ST. LOUIS - SEPTEMBER 12: A general view of the Edward Jones Dome prior to the NFL season opener between the Arizona Cardinals and the St. Louis Rams at the Edward Jones Dome on September 12 2010 in St. Louis Missouri. (Photo by Dilip Vishwanat/Getty Images)2
You can find almost any sliver of evidence you want to put the St. Louis Rams on the road to Los Angeles. St. Louis Post-Dispatch columnist Bill McClellan might have found the thinnest reason yet to yell "fire" in a crowded auditorium full of fans finally feeling its dedication reciprocated by the team. And what did the veteran newspaper columnist use to punch the ticket to L.A.?
Call me a Chicken Little, but I go back to something beat writer Jim Thomas wrote in January, when the Rams signed head coach Jeff Fisher. Thomas wrote that "the Rams asked Fisher several questions about what the experience was like when the Houston Oilers moved to Tennessee in 1997. Fisher was head coach of the Oilers at the time."
There you have it, death by job interview.
The real issue, hints McClellan, is the cost, specifically how much the Rams would have to pay to renovate the Dome. His evidence to suggest that the team would not be willing to pick up part of the bill is just as thin, well, actually, it's non-existent. He then goes on to question his fellow columnists, Bryan Burwell and Bernie Miklasz, who at least cited sources in recent columns suggesting that the Rams will remain in St. Louis.
Maybe we're underestimating McClellan's intuitive sense of individuals and their motivations, a skill set pointed out in a 2009 profile in area lifestyle publication St. Louis Magazine:
One Post editor, the late William Woo, said you have "an intuitive sense of the totality of people's lives." What's your take on that? I think it's very well stated, but I'm not quite sure what it means. I think I have a lot of empathy for people, and also I'm just interested in stuff. One thing I've never lost is my enthusiasm.
Alright, we could go through the list of outdated modes of newspaper opinion folks all day, but let's get back to the Rams.
McClellan does throw fans a bone, predicting that the Rams will make the playoffs this season. How does he know that? Because talking heads in the media were wrong! Oh, the irony.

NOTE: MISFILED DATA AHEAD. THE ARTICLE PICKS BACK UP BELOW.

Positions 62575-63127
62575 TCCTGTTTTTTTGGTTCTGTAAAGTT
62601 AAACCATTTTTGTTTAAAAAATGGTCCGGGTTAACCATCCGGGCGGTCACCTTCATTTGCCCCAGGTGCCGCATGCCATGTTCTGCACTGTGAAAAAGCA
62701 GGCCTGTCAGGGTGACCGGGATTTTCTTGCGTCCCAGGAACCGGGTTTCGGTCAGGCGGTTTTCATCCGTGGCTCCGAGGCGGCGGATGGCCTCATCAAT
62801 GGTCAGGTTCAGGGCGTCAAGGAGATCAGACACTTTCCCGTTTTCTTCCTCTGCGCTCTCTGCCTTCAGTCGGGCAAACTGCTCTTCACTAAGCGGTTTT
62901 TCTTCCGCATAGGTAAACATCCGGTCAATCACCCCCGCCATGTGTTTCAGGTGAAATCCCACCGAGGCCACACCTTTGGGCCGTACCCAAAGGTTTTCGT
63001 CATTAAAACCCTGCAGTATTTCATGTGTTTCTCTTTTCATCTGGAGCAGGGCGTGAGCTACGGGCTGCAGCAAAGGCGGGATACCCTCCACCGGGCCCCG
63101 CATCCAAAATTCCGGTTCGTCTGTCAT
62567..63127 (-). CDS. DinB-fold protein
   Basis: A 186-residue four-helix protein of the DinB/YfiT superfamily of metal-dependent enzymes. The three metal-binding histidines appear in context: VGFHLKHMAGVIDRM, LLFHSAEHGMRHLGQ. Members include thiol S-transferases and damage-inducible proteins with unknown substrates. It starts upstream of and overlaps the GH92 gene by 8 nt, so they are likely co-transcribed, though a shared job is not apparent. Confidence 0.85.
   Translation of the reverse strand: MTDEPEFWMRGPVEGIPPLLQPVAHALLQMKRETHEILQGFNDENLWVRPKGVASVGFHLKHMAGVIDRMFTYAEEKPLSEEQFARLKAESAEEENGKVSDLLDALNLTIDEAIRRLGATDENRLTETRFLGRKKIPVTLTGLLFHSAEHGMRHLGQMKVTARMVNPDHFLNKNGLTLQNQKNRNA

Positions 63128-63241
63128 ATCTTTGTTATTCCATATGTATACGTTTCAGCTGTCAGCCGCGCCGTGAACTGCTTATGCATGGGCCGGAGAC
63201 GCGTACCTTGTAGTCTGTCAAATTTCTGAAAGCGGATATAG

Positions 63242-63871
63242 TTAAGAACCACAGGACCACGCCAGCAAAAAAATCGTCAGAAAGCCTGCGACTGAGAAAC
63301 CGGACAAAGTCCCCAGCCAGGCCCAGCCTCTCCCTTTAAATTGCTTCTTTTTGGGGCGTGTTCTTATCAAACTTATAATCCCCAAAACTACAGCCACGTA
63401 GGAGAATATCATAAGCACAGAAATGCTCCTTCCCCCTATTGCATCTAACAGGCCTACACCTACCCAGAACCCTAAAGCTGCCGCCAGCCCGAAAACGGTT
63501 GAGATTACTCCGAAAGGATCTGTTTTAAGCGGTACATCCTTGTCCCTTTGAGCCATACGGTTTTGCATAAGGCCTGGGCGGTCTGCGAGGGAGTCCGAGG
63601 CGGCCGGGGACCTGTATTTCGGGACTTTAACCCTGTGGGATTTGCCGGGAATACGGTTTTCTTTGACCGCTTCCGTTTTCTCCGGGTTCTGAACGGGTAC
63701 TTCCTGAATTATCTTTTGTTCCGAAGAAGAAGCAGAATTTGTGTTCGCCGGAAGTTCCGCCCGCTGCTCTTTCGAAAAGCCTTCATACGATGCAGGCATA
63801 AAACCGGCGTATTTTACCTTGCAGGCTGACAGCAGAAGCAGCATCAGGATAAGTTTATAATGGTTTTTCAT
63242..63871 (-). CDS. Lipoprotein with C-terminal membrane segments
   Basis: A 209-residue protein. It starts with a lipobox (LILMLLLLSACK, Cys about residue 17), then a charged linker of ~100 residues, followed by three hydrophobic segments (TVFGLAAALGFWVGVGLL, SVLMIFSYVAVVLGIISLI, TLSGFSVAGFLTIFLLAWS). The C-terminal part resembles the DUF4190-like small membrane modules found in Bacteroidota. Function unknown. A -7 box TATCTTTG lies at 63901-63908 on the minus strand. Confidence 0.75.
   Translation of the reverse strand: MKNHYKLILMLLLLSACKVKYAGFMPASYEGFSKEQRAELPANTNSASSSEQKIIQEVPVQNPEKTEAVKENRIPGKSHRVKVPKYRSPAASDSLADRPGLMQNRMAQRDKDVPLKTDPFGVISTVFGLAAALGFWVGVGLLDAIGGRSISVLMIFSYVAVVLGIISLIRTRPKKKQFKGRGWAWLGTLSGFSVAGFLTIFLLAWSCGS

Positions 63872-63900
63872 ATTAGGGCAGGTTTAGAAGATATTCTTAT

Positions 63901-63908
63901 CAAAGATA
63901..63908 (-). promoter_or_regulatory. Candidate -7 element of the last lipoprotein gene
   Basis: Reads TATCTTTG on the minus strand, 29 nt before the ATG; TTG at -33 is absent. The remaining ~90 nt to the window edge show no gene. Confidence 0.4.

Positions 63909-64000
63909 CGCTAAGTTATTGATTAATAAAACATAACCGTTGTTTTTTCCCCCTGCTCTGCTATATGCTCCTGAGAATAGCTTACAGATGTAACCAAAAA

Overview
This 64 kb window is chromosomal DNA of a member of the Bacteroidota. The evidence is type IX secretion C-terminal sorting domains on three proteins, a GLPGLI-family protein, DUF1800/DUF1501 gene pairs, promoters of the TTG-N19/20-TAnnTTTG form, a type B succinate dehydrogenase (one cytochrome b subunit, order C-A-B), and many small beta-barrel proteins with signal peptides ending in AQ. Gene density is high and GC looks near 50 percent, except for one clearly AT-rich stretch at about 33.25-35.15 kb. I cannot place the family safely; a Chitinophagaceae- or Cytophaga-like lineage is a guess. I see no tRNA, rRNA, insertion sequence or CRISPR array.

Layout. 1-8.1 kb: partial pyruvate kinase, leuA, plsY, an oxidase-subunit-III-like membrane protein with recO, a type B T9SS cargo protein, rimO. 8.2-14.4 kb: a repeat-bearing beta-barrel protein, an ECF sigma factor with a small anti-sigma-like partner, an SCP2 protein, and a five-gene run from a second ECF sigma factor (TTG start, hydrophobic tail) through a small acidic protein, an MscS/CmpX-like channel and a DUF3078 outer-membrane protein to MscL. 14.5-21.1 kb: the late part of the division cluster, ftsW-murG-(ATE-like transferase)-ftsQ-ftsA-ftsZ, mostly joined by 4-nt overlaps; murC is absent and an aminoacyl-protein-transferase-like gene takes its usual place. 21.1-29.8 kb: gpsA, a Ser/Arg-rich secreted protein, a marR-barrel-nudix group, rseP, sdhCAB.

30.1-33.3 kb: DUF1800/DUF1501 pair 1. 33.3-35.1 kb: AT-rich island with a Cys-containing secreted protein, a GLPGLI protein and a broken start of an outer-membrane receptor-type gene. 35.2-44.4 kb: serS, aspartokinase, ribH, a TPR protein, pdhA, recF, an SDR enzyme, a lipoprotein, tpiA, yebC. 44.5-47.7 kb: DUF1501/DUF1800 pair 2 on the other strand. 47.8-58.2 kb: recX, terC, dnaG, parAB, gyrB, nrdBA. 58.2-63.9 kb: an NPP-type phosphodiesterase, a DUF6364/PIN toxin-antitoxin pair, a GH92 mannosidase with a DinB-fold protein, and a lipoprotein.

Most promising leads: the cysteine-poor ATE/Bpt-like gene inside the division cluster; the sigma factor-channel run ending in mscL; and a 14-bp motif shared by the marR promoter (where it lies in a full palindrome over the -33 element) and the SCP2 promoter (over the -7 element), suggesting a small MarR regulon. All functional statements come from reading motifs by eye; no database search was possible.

He leaves out the NFL's G4 stadium loan program, which can cover a significant portion of these projects. McClellan also chooses to overlook the team's other efforts to cull a local fan base, things like expanded their regional broadcast network for preseason games, hands-on charity work throughout the state, and bringing fans further into the process of building a team. I don't recall Georgia Frontiere's staff making themselves available for question and answer sessions with the fans.
Oh, the team has also invested quite a bit into finally building a winner, hiring a bona fide head coach instead of a wide-eyed coordinator and stockpiling draft picks to keep the roster stocked with talent.
I'm not so naive. All of this effort at reconnecting with the local fan base also happens to be very good business, a way to ensure ticket sales return with the wins. It also doesn't hurt to have a little support from the grassroots when asking for public stadium money.
Until the situation with the Edward Jones Dome is resolved and as long as there are two viable stadium projects in Los Angeles, there will always be the possibility of the Rams relocating there. Nobody should be foolish enough to deny that. The NFL is a multi-billion dollar business, and like all multi-billion dollar businesses, it will make decisions based on maximizing profits.
Overlooking that fact is as egregious as overlooking the team's recent efforts to grow its brand footprint in St. Louis.
Watch the Dome situation play out and see what happens, something Bernie Miklasz has said all along. Trying to divine the machinations and motivations of the CVC, Kroenke and everyone else behind the scenes is entertaining, but is not going to reveal anything about what Sundays in the Dome will look like come 2015.
Ginning up a controversy out of those tiny shards of detail, or thin air in McClellan's case, adds nothing to what should be an important discussion about public investment and the value of professional sports in a community.